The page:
Do Napoli and Victorino patch the holes in the Sox?


The Red Sox saved $166 million in financial obligations last summer when they traded Carl Crawford, Josh Beckett and Adrian Gonzalez, $167.5 if you include Nick Punto.

In a 24-hour span at baseball’s winter meetings this week, they spent nearly half of it. So much for fiscal restraint.

From here, the Red Sox got one right and one wrong, which is an improvement over the 69-93 record the team put up on the field last year.

Mike Napoli’s signing on Monday wasn’t good. It was great, the first bit of good news for Sox fans since September 2011.

Consider the events of the last 14 months: the Red Sox missed the playoffs thanks to Robert Andino and not the Bambino, hired Bobby Valentine as manager, let Jonathan Papelbon leave and replaced him with Anthony Aceves instead of Daniel Bard; traded Josh Reddick; traded Jed Lowrie; banned beer in the clubhouse; traded Marco Scutaro and replaced him with Mike Aviles; made Bard a starter; blew a 9-0 lead vs. the Yankees; rubbed a sore sport with Kevin Youkilis so raw they traded him; sent Bard to the minors; sent Beckett, Crawford and Gonzalez to L.A. fueled by dollar bills and fans’ bile; and fired Valentine.

There weren’t a lot of good days in the previous graph, besides the end of it.

Adding Napoli broke that 14-month streak. He’s hit 80 home runs in the last three seasons without having played a full one, and in 2011 he was second in MLB in OPS (1.046), right between Jose Bautista and Miguel Cabrera. His approach is simple: walk, fan or slug, and the Sox didn’t do nearly enough of the latter (12th in MLB) or the former (22nd in in on-base percentage) last year.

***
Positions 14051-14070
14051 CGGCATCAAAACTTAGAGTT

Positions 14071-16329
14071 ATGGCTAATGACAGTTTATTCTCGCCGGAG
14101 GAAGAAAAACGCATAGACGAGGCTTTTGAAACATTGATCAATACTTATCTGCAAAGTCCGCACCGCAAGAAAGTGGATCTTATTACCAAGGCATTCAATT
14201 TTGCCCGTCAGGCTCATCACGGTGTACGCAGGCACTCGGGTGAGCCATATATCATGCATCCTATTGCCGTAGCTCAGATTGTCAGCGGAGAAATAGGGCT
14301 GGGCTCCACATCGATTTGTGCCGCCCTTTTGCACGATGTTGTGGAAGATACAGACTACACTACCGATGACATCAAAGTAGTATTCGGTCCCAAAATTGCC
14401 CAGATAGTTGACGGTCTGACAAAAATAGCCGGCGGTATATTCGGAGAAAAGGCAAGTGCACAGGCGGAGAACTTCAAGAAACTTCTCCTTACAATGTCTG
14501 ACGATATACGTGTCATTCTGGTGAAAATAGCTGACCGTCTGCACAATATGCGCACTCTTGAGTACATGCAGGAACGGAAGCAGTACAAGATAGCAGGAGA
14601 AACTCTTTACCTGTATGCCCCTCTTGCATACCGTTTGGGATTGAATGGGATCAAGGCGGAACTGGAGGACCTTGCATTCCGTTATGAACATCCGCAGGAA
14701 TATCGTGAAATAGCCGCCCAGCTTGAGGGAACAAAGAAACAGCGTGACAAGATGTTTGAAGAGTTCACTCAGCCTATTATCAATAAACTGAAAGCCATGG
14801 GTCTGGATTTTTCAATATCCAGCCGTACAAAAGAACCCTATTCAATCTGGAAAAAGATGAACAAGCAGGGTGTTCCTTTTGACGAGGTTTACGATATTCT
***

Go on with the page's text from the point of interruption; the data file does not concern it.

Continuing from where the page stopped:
The price is reasonable, and the term is short (three years for $39 mill). He’s great in Fenway — he has an 1.107 career OPS there — although he won’t have the Red Sox’s pitchers to help him anymore (think, potentially, 80% of Gonzalez’s offense at 60% of the cost; we’ll stipulate to a defensive dropoff).

Plus there’s always the satisfaction of knowing Angels’ manager Mike Scioscia — whose team spent $300 million last offseason to pick up three games and still miss the playoffs — squirms every time Napoli homers (Scioscia tried to play Jeff Mathis instead of Napoli and then traded Napoli for Vernon Wells, whose new team traded him to Texas, which Napoli helped finish ahead of Scioscia the next two years. I’d be surprised if Scioscia doesn’t start sweating at the mention of Napoli’s Pizza).

But the Victorino signing is as curious as Napoli’s is sensible. Victorino has value: He can run, play defense and bat from both sides of the plate (if only hit from one of them; his .296 on-base percentage vs. righties last year made Ryan Sweeney look productive). But so can Jacoby Ellsbury, except for switch-hitting, and he can do the rest as well or better than Victorino.

Victorino can still hit lefties, but $37.5 million for the next three years is expensive for a platoon bat. With Victorino, Napoli, Jonny Gomes and David Ross, the Sox could go unbeaten vs. lefties. Of course, without some platoon parts, the other 100 games will do them in.

The Sox may have signed Victorino to move Ellsbury, a free agent after this year, or pressure him into a more reasonable contract. Fat chance of the latter: Ellsbury is represented by Scott Boras, who won’t be moved one dollar by the addition of Victorino.

Or the Sox could really have signed Victorino to play him in right field, because the whole concept of an outfield built on speed and defense worked so well with Crawford.

Neither move does much to help what ails the team most — the pitching staff ranked 27th in team ERA last year (4.70). We’re going to assume the offseason is just beginning.

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